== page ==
We are lucky to have three Natural Area Preserves in Northumberland County - Bush Mill Stream, Hughlett Point and Dameron Marsh. Begun in 1986 by the Commonwealth of Virginia and The Nature Conservancy, the program became the Natural Heritage Program administered by the Virginia Department of Conservation and Recreation (DCR) in 1988. The program was established to protect the State’s diversity of life, and focuses on the identification, protection and stewardship of the “habitat of rare, threatened or endangered plant and animal species, rare or state significant natural communities or geologic sites, and similar features of scientific interest benefiting the welfare of the citizens of the Commonwealth.” Public access is provided for passive recreation, education and nature study, but these areas are not intended for active recreational purposes. No sanitary facilities or trash receptacles exist, and vehicles, bicycles, horseback riding and unrestrained pets are prohibited.
Bush Mill Stream, located in the headwaters of the Great Wicomico River, incorporates 103 acres of upland forests and wetlands. A Great Blue Heron rookery occupies the treetops in the swamp west of the Preserve, and a rare tidewater amphipod (a small shrimp-like animal) lives associated with some of the fresh-water springs. The property was acquired through Henry Bashore’s persistent efforts over a two-year period. As a forester, Henry had managed timber on the property for the owner, Jerry Linsley. When he retired as Northumberland county Forester, and became a part-time realtor, the property came on the market. Unable to bear the thought of development, even though it would have meant an easy sale, Henry obtained $3000 from the upper Lancaster Ruritan Club and then $15,000 from the Northern Neck Audubon Society. An article in the “Rappahannock Record” on Aug. 31, 1989, resulted in more donations, including $1,000 from the Chesapeake Bay Garden Club, bringing the total local support to approximately $25,000. With this level of support “in the bank,” and recognition of the importance of the site for foraging Herons, The Nature Conservancy finally acknowledged the opportunity and closed on the property in 1990, subsequently selling it to DCR in 1992.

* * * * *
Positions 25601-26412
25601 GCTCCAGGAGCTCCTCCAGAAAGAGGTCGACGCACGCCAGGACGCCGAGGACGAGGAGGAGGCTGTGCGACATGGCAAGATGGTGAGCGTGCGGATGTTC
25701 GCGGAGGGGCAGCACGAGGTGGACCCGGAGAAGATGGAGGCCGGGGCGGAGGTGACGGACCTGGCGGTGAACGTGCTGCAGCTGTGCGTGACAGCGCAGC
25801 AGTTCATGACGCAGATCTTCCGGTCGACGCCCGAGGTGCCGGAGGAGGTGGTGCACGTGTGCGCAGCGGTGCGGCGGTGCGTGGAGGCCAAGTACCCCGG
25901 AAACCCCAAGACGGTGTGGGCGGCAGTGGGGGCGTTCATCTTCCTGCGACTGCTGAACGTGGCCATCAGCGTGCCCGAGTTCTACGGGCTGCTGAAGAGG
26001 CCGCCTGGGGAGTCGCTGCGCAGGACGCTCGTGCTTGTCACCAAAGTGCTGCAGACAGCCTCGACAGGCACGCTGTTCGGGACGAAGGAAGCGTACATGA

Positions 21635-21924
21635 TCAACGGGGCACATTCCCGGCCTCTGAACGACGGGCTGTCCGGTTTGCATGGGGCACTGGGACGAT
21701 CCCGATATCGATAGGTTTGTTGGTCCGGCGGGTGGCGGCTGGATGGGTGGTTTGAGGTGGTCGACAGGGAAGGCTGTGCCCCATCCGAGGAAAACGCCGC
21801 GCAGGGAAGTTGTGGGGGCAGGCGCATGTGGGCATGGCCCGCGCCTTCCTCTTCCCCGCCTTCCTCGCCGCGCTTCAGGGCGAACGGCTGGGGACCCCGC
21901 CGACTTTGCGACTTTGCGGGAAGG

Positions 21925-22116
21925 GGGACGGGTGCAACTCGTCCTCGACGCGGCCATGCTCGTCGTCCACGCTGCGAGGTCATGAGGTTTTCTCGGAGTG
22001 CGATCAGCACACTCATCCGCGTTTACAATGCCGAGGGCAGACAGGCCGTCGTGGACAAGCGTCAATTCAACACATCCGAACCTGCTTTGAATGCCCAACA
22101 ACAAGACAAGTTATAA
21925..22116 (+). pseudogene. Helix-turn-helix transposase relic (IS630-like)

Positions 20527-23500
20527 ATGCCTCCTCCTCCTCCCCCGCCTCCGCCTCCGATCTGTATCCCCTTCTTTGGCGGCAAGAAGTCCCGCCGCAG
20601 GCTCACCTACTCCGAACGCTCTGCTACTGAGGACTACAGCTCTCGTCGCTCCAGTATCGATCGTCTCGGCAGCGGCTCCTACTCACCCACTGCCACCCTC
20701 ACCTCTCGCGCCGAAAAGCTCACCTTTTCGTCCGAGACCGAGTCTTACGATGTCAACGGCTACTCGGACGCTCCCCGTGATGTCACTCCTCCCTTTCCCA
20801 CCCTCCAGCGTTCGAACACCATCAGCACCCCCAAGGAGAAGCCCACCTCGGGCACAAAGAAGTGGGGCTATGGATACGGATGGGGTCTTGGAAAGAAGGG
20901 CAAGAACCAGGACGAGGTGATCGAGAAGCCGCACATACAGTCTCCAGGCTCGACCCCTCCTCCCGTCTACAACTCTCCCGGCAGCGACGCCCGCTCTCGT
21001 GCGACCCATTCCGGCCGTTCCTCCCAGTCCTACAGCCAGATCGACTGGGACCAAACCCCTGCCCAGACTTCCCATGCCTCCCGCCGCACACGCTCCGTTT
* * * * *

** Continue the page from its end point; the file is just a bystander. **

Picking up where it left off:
Hughlett Point is located on Chesapeake Bay, and contains 204 acres of wetlands, beaches, dunes and upland forest communities. It is home to a federally protected insect species, the Northeastern beach tiger beetle, and provides important habitat for waterfowl, songbirds and birds of prey. When development of the property and building a restaurant, motel and 35 homes on the site was proposed, immediate citizen resistance was raised, especially from the Dividing Creek Association. DCR applied for and received a $654,000 National Coastal Wetlands Conservation Grant. This grant, along with grants from the Virginia Natural Area Preservation Fund, the U.S. Fish and Wildlife Service, the Northern Neck Audubon Society and the Dividing Creek Association resulted in purchase of the property by the state in 1997. Mr. Larry Smith, natural area protection manager of DCR was most responsible for acquiring Hughlett Point and insuring its preservation in perpetuity, aided by such local leaders as Ann Carl, Landon Trigg, John and Peg Overholt, and then County Supervisor Henry Lane Hull.
Dameron Marsh extends into Chesapeake Bay, forming the southern margin of Ingram Bay. Unfortunately it suffers from extremely severe erosion. It was sold to The Nature Conservancy (TNC), with a donation component, by the Smith family of Richmond, assisted by the Northern Neck Audubon Society. The property was sold by TNC to DCR with partial funding provided by a $735,000 grant from the U. S. Fish and Wildlife Service, as well as State funds. Once used for agriculture, the wetlands are in the process of being restored and invasive patches of Phragmites controlled. Public access is planned to open in the summer of 2003.
A fourth area, Kohl’s Island, which incorporates Smith Point itself and a beach where the Potomac River empties into Chesapeake Bay, is owned by the Virginia Outdoors Foundation. It is home to the endangered Tiger Beetle, just as is true of Hughlett Point (and Dameron Marsh). The old entrance to the Little Wicomico River, which once bordered the western end of the island, has recently been built-up by the Corps of Engineers using dredge spoil from the present channel. Planted with grass, it is hoped the connection to the “mainland” will now be permanent, but no public access by land exists, or is planned.
These areas are major assets for the County, and it is up to us to help monitor and maintain them in accord with mandate of DCR for Natural Heritage Areas. If you would like to help the 30 people who currently monitor Hughlett Point (more will be needed when Dameron Marsh opens to the public this summer), please contact Sib and Jane Towner at 435-3566 or firstname.lastname@example.org. NAPS is also initiating a citizen’s monitoring group for Bush Mill Stream, and if you are interested in participating please contact Mary and Porter Kier at 529-6494 or email@example.com.
More information about these unique areas can be found at: www.dcr.virginia.gov/natural_heritage/natural_area_preserves.